At least one person challenged the holy book of Christianity due to its "sexual content, violence including rape, murder, human sacrifice, misogyny, homophobia, discrimination and other inappropriate content." However, the ISD's website mentioned that as of Dec. 6, 2021, the parent who questioned the Bible withdrew the challenge.
"After review, [the] book [was] returned to circulation. The book will remain in its current location," said the district in an Aug. 19 update. All versions of the Bible, which includes the King James Version, were subsequently returned to library shelves.
The Bible's removal aligned with an instruction by Keller ISD Director of Curriculum Jennifer Price to remove all challenged titles from school libraries.
"By the end of today, I need all books pulled from the library and classrooms," Price wrote in an Aug. 16 email to principals. "Once this has been completed, please email me a confirmation. We need to ensure this action is taken by the end of today."
Last year, the Texas Education Agency opened a probe into Keller ISD due to concerns of sexually explicit books being available to children. Concurrently, parents also filed complaints over inappropriate titles in school libraries. (Related: ReFounding America with Dr. Peter Breggin: Americans must educate their children about what they read, says author Deborah DeGroff – Brighteon.TV.)
In response, Keller ISD parents, community members and staff formed a book challenge committee (BCC) to review the flagged titles and decide whether they should remain in classrooms and libraries. BCC meetings were held behind closed doors, and members were asked to sign confidentiality agreements.
Keller ISD Assistant Communications Director Bryce Nieman said school trustees recently approved a new policy that requires every book that was previously challenged to be reconsidered for review. He added that he is unsure about when the re-review process for the challenged books will be completed.
Meanwhile, Keller ISD Associate Superintendent John Allison added that books that meet the new guidelines "will be returned to the libraries as soon as it is confirmed they comply with the new policy." He continued: "We hope to be able to expedite the process and return eligible books into circulation as soon as possible."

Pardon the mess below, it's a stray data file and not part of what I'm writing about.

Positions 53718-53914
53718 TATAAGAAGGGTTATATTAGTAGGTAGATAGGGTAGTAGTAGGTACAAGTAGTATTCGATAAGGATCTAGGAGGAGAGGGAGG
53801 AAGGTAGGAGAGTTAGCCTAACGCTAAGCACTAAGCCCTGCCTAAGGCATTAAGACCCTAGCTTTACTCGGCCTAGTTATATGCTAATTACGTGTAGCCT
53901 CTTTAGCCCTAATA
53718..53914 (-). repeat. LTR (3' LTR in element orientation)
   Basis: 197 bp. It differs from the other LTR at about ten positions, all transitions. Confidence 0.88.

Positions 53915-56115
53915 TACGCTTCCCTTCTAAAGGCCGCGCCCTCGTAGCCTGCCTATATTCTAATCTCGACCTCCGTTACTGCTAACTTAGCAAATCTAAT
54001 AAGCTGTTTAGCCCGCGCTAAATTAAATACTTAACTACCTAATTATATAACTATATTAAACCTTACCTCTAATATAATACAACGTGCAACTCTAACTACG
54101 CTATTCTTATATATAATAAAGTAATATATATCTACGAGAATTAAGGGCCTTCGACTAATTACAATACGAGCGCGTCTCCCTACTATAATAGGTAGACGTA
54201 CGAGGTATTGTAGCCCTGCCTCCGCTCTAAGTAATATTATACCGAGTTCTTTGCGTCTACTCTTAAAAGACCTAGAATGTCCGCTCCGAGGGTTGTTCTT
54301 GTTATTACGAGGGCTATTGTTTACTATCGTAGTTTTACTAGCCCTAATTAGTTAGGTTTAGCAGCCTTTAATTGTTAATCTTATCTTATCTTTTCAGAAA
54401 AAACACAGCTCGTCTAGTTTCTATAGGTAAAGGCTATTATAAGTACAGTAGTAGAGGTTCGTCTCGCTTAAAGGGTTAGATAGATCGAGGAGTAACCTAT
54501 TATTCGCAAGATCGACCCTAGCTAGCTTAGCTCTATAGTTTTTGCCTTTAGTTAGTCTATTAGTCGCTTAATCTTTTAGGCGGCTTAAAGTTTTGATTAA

Several books about race and sexuality were also challenged. The committee decided to return the book "The Bluest Eye" by African-American novelist Toni Morrison. The 1970 novel featured a Black protagonist and had themes of rape and incest.
Also challenged was the 2015 novel "Out of Darkness" by Ashley Hope Perez. Set amid the backdrop of the 1937 New London, Texas school explosion, the novel features a love story between a Mexican-American girl and an African-American boy.
"Because of the violence and difficult imagery in this book, the committee recommends that 'Out of Darkness' be available in high school libraries only and should only be checked out to students with parental consent," ruled the committee. "The book will not be available on the open shelves with the other books in the library, but will be visible within the catalog."
"All Boys are Blue" by author George Johnson, which talked about his experiences growing up as a queer Black man, likewise faced scrutiny. The BCC "unanimously agreed" that the 2020 memoir "should remain in high school libraries and in classroom libraries at the high school level."
Lastly, the 2013 book "I Am Jazz" by transgender activist Jazz Jennings was also challenged. While the majority of BCC members voted to leave the book in a campus library, their decision "was not unanimous."
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Watch this video of a concerned parent speaking out against sexually-charged books in her daughter's school library.
This video is from the Face The Facts channel on Brighteon.com.